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School of Law

Chinese law

Course Code:
155200055
Unit value:
1
Year of study:
Year 2 or Year 3
Taught in:
Full Year

This course is designed to provide students with a broad introduction to China’s legal past and present.  It is divided into two sections: one examining the laws of traditional China and the other examining the laws of modern China.  Each week’s lecture will introduce students to key features within a major “field” of law, and during the tutorials students will consider and discuss in detail a specific issue emanating from this major “field”.

During Term One, students will be introduced to China’s legal past through an examination of the legal thought, institutions, personnel, and practices prevalent during China’s last imperial dynasty, the Qing (1644-1911).  Topics covered may include (but are not limited to): ancient legal thought, sources of law, criminal procedure, traditional commercial/contract law, marriage/divorce, adoption, land law, extraterritoriality, and East-West treaties.

Term Two focuses on legal developments in post-1949 China.  Topics may include (but are not limited to): post-1949 legal history, constitutional law, legislation, sources of law, legal institutions, criminal law, civil procedure, property law, and marriage/divorce.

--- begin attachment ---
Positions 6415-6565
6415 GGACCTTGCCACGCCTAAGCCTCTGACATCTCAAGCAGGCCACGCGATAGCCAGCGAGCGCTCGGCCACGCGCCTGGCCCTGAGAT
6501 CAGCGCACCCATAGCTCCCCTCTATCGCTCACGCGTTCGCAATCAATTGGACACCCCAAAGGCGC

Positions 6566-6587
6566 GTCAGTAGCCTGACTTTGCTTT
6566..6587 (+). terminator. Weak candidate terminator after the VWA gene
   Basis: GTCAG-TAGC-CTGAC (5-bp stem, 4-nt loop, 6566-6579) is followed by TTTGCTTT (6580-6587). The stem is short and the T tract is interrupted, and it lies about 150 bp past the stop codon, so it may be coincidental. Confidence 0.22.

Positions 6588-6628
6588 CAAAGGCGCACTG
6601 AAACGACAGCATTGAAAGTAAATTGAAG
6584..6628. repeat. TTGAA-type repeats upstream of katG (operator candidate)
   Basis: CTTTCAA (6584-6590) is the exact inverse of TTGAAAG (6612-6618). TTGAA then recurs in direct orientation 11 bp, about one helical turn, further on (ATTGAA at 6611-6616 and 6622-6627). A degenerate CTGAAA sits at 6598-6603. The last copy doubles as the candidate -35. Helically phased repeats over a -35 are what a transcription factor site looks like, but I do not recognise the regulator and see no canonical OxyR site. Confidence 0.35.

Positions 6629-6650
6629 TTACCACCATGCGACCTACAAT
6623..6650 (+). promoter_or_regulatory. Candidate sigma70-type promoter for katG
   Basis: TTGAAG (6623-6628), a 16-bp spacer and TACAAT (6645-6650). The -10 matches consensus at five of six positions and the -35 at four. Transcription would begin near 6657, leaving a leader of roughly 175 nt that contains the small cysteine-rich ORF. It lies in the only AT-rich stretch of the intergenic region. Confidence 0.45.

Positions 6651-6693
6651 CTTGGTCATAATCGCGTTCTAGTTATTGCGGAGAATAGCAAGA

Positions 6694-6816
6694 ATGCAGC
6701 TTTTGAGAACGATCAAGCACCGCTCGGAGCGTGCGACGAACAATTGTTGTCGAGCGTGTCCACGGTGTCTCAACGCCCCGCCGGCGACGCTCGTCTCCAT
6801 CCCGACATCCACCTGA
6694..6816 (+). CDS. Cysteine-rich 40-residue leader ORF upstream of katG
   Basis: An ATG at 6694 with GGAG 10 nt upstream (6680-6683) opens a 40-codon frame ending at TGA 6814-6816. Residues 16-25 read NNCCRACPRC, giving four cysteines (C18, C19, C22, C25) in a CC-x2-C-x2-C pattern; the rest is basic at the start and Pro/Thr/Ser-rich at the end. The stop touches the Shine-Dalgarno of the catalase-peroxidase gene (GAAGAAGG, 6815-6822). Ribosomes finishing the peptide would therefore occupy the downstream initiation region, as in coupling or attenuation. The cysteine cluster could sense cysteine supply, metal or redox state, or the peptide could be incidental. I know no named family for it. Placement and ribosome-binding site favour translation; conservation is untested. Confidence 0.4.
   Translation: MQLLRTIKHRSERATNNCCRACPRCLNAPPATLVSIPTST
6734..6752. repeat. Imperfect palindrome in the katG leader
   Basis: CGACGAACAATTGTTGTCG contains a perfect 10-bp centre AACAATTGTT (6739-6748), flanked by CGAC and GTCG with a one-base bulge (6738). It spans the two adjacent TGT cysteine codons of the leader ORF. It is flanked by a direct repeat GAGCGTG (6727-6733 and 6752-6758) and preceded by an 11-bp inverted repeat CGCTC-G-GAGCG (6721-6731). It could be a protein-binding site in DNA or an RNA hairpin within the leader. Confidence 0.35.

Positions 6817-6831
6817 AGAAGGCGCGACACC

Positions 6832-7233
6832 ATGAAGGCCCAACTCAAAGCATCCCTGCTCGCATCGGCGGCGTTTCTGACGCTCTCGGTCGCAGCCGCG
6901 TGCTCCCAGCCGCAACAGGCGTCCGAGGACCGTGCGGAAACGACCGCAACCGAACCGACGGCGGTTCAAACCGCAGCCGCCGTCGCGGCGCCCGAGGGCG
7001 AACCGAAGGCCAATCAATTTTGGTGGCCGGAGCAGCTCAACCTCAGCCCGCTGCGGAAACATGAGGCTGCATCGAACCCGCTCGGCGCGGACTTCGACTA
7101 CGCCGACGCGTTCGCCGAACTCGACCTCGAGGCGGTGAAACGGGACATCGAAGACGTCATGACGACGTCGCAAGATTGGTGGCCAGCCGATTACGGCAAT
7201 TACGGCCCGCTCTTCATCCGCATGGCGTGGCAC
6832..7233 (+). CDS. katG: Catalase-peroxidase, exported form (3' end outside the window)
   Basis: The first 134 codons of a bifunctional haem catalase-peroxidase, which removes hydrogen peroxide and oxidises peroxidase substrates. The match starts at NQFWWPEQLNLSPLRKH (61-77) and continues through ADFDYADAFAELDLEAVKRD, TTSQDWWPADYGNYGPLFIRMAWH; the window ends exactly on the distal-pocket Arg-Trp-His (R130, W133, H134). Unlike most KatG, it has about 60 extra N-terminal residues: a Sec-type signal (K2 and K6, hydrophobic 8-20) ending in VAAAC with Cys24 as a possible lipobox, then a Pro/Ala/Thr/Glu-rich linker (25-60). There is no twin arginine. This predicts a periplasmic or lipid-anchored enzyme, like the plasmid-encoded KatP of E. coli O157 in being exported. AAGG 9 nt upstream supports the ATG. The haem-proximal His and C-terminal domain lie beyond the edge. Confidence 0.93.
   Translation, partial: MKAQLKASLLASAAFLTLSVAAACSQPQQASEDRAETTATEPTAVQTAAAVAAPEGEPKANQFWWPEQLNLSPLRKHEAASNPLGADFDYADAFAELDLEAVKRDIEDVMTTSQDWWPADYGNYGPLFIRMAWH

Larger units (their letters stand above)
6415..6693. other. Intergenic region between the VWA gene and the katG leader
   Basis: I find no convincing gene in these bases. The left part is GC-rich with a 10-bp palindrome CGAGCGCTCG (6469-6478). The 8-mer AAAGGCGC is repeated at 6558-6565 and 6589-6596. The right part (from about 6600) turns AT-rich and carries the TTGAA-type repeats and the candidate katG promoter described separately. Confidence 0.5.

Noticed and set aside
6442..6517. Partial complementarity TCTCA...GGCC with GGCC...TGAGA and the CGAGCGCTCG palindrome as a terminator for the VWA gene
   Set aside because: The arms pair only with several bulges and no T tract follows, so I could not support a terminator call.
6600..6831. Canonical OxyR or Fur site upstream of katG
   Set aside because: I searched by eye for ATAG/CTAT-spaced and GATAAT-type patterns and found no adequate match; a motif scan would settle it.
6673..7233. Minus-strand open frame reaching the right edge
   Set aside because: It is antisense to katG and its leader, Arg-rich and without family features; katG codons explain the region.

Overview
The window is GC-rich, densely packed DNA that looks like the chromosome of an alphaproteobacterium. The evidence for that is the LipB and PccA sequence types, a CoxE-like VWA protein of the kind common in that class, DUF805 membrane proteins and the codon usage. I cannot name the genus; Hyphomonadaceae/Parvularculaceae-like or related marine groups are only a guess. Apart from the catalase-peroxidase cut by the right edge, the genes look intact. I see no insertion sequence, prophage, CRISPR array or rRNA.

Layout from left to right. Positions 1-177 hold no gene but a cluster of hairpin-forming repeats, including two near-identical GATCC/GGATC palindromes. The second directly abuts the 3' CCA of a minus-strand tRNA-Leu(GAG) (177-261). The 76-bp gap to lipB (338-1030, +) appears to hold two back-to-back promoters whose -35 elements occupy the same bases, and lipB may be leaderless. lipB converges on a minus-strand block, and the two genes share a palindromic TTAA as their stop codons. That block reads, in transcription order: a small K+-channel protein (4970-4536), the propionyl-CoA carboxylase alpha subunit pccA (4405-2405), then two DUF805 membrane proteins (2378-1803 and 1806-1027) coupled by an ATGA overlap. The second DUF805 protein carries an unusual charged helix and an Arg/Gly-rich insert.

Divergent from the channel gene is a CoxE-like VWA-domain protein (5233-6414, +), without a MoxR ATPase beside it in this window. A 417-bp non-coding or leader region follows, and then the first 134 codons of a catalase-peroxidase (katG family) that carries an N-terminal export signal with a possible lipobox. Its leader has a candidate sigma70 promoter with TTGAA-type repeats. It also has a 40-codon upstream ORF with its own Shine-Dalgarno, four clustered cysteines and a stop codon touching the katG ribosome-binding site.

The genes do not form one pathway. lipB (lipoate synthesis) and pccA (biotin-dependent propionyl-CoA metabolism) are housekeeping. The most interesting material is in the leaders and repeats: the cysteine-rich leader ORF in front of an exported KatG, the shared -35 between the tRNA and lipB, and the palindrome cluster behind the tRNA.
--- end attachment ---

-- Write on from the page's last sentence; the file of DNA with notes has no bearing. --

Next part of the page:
Prior knowledge of Chinese language is not required; however, students will be expected to learn specific terminology for traditional and modern Chinese law.

Objectives and learning outcomes of the course

Upon successful completion of this course, students should be able to demonstrate:

  • a familiarity with the contents of and methods for analysing traditional Chinese law
  • a firm grasp of key terminology related to traditional Chinese law
  • an understanding of key features of traditional Chinese law related to criminal justice, family law, commercial law, property law, etc.
  • knowledge of Chinese-Western interaction during the 18th and 19th centuries, and the legal ramifications of that interaction
  • changes to legal theory and institutions during China’s transition from an imperial system to a republic
  • a familiarity with post-1949 CE developments in Chinese legal history
  • a comprehensive understanding of modern Chinese legal institutions, court structure, and personnel associated with law
  • a broad understanding of key “fields” of law in modern China
  • an ability to assess the development of and specific features of modern Chinese law, such as marriage law, criminal procedure, constitutional law, legislation, etc.

Method of assessment

TWO Essays (10% each, 2500 words, 1 per term); ONE exam (70%); ONE tutorial presentation (10%)